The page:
I would like to believe that my clarity on why I wanted to make the shift, my interest in the PE/VC space and knowledge of the why’s and how’s of the transactions that I had worked on, got me the job. At IndusLaw, my work profile consisted mostly of PE/VC deals and acquisitions. A fairly large amount of the clients were in the e-commerce space.
Many lawyers would say that the actual learning takes place in the years of practice. How far would you say it is true? What was the case in your situation?
Well, no amount of academic knowledge can replace real experience. So yes, I agree with this statement to a large extent. Having said this, I feel the seeds of understanding of law and legal concepts are sown during the law school days.
What qualities do you think helped you for promotion to Manager-Legal at Flipkart?
Flipkart has a structured appraisal policy in place. If an employee exceeds expectations in his/her key result areas, he/she is considered for a promotion. So I would say it is the overall performance that counts.
I would like to believe that it is my passion for the work I do and timely delivery of advice/assistance that led to the results.
Please tell us about the recruitment process at Flipkart.
I will speak for myself. After the initial screening of the CV, I underwent three rounds of technical interviews before the HR round. The first round was with the Director-Legal, followed by the General Counsel of Flipkart and the last round was with the M&A Business Head. Post the interviews, there is usually a calibration done and the decision of hiring v/s not hiring is a collective one based on inputs from the various interviewers.
Tell us about the nature of work you’re entrusted with therein? Tell us a bit about the company, your typical workday and the overall work/life balance.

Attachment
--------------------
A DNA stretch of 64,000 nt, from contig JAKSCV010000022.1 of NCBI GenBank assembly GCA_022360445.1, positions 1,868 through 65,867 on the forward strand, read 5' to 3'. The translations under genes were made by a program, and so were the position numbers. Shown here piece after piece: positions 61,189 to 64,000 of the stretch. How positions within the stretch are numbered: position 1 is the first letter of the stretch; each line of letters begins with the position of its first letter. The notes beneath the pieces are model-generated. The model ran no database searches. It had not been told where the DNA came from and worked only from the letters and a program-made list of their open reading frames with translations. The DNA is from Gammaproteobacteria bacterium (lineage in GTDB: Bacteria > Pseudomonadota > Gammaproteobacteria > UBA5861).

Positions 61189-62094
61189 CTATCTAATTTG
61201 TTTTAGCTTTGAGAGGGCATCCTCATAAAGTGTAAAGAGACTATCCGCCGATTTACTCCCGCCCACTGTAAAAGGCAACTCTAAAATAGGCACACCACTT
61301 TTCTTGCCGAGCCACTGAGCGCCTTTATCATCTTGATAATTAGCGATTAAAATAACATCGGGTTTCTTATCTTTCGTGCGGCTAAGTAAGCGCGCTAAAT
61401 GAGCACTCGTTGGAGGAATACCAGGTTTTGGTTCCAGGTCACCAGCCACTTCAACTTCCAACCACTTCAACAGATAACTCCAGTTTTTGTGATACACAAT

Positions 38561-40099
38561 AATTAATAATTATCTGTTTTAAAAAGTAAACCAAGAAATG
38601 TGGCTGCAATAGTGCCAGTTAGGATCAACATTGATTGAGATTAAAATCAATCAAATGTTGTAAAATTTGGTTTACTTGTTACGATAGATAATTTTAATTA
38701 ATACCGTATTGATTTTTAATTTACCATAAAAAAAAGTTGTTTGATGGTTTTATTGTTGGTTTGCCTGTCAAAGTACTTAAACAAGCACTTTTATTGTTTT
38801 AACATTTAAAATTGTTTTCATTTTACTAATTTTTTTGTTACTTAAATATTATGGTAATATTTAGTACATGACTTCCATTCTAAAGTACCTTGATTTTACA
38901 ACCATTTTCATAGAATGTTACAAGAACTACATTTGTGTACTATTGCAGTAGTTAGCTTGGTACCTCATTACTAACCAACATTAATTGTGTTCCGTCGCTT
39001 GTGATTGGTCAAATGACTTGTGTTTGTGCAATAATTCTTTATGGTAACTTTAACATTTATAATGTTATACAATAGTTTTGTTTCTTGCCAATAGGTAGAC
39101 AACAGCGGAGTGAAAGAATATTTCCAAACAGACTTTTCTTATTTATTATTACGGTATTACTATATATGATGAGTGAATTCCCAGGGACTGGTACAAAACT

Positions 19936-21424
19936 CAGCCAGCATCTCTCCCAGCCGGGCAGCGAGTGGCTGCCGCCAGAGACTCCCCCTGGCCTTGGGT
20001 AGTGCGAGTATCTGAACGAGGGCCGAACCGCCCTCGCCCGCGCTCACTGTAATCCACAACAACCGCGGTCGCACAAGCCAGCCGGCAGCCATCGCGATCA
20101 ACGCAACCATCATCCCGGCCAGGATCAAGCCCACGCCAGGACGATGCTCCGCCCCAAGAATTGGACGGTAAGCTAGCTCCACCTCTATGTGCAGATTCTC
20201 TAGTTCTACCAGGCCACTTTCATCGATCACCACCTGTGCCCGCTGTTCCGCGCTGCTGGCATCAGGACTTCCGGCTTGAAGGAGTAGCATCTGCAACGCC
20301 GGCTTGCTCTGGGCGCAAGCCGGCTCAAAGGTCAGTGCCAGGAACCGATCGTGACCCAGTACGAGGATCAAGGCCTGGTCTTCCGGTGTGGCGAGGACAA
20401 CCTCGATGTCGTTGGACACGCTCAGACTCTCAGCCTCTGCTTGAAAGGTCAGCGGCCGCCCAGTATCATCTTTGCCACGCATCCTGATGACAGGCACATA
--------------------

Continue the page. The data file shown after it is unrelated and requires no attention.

I provide legal support (i.e., advice on structure/strategy/documentation) with respect to financial investments and the acquisitions made by Flipkart.
Flipkart is a high energy, young company, buzzing with activities. The company is constantly looking for new ideas to explore the unexplored. So on a typical workday, I juggle between 3-4 ongoing acquisitions or investments. Each would be a different stage of completion, requiring my 100% attention. I enjoy the excitement and rush of being a part of such a passionate team. All this keeps me busy.
As for work/life balance, it is entirely up to the individual. In this day and age, it is in your hands to prioritize and make time for all important and essential activities.
What were the biggest hurdles and challenges in the first few months? What do you think makes a good in-house counsel?
Domain-wise it is a familiar space, so I did not have many challenges. However, I was new to the corporate world, its internal systems and protocols. It took me some time to understand them.
A good in-house counsel is one who is in sync/aligned with the relevant business teams and enables business activities and calls out the rights things.
What are the primary essentials of a corporate lawyer? How do you say a fresh graduate can work on building these skills?
Good understanding of business commercials and knowledge of applicable laws are an absolute must.
Read and keep yourself updated on the business news and legal developments. Read research papers and analyses available on various critical points in the legal areas that interest you.
Does Flipkart take interns? What is the process for same? What do they look for in their prospective employees?
I am told there is a policy in place and interns are taken on a need basis. Interested candidates can get in touch with the HR. From what I understand, the qualities they look for are domain knowledge, eagerness, ability to learn and a positive attitude.
Where do you see yourself ten years down the line? Do you aspire to be like somebody from this field?
I love the investment/M&A space and see myself involved in the same space.
I’d wish to imbibe the best from all my mentors and eminent people I work with/have worked with.
What would be your parting message to law students who want to be successful in corporate law?
There is only one rule – do what you enjoy doing!